Of the 251 defendants charged with first-degree murder during that period, 16 percent faced the death penalty and less than 3 percent received it. Of 40 sentenced to death in Idaho since 1977, three have been executed (21 got a new sentence on appeal). The JLOC reported other states had results similar to Idaho’s.

“Pro-life” consistency. Some conservatives oppose capital punishment on religious or moral grounds. Republican legislators in red states such as Wyoming, Kansas, Kentucky, Montana, and Missouri have sponsored legislation to abolish it. Pro-life, they reason, applies to every life, not just the innocent unborn. And as death can’t be undone, life’s too precious (or constitutionally protected) to risk a mistake, they say.

Still, Republican majorities remain strongly in favor. Supporters say the death penalty is a just punishment for murder. And while life in prison can feel like a kind of hell, execution is seen as the only way to ensure the convicted will never kill again.

Is it a deterrent? Logic would presume yes, but states with death penalties don’t have lower crime rates. FBI Uniform Crime Report data culled by Deathpenaltyinfo.org indicate murder rates per population in death penalty states were consistently higher than in non-death penalty states between 1990 (4 percent higher) and 2018 (30 percent higher).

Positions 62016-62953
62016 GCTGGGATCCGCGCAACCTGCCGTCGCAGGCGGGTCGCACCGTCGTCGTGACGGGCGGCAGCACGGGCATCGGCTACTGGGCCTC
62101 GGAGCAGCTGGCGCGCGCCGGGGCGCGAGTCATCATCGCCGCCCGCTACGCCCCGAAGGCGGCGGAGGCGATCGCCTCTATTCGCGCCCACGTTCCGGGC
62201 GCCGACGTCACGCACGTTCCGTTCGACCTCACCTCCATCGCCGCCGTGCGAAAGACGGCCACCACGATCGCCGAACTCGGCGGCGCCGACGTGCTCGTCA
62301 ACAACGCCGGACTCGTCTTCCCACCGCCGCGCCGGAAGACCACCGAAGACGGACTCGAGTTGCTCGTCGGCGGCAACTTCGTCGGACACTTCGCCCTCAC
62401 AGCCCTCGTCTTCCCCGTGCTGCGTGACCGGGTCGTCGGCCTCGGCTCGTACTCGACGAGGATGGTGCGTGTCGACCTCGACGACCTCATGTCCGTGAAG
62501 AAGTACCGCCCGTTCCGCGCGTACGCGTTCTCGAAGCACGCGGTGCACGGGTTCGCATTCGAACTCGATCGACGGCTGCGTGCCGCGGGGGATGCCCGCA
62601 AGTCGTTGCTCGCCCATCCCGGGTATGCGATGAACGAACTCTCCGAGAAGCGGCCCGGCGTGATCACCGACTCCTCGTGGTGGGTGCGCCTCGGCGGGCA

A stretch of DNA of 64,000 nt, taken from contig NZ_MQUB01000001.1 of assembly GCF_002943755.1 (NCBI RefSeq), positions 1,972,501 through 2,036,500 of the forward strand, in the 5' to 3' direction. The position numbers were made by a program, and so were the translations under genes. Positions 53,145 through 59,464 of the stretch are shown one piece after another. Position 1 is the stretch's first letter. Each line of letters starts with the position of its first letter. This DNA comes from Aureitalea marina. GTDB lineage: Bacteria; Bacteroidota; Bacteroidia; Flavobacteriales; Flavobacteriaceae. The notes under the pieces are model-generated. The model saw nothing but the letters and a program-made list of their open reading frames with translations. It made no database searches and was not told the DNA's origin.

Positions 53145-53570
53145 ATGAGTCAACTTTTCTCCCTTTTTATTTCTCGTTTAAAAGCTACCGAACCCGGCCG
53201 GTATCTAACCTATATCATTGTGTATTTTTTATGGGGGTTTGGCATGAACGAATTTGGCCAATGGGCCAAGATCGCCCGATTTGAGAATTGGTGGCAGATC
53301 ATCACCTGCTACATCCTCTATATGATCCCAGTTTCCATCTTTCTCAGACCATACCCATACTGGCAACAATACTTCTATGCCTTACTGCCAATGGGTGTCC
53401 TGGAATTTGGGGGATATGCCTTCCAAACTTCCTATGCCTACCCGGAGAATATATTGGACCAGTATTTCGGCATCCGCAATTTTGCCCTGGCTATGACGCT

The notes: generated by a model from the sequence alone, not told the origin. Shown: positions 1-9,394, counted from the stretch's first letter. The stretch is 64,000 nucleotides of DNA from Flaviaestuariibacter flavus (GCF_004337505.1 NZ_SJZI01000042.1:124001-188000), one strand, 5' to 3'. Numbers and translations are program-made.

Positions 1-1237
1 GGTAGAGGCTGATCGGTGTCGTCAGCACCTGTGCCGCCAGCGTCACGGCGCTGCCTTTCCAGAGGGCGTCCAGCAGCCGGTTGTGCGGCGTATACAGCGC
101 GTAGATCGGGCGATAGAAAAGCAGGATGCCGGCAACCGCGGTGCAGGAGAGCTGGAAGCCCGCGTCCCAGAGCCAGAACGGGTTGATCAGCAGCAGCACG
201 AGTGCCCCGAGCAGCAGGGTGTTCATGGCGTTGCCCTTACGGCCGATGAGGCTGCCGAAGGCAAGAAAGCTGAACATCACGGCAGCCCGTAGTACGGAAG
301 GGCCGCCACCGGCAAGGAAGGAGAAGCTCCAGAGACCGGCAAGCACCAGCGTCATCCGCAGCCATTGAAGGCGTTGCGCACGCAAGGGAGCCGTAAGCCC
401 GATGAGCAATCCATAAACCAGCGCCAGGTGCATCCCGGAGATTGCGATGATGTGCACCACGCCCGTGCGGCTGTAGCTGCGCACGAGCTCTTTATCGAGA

Do victims’ families want it? Numbers aside, closure and healing for victims’ families is high priority. Individual circumstances make it hard to gauge. Some ask prosecutors not to seek the death penalty — including a group of victims’ families who lobbied the Virginia Legislature to abolish it. Yet others vehemently want it, saying it’s the only way they can feel closure.

A 2012 study of 40 families by the universities of Texas and Minnesota found families in life-without-parole cases reported being able to move on sooner than those in the death-sentence cases. The death penalty case families said they felt continually retraumatized by the longer process.

Psychological and sociological research on closure suggests the legal process in general isn’t a reliable source to achieve it either way. It can feel symbolic and reassuring to seek justice, but the law doesn’t allow much room for emotion (Bandes, 2008).

This shifting trend is yet another illustration of American society’s impassioned debate with itself. Maybe we aren’t so “hopelessly divided” as we are experiencing growing pains in a rapidly shifting world.

STUDIES IN PSYCHOPATHY : How Psychopaths View The World (part2)


Not only do they covet possessions and power, but they gain special pleasure in usurping and taking from others (a symbolic sibling, for example); what they can plagiarize, swindle, and extort are fruits far sweeter than those they can earn through honest labor.And once having drained what they can from one source, they turn to another to exploit, bleed, and then cast aside; their pleasure in the misfortune of others is unquenchable. People are used as a means to an end; they are to be subordinated and demeaned so that the antisocial can vindicate themselves…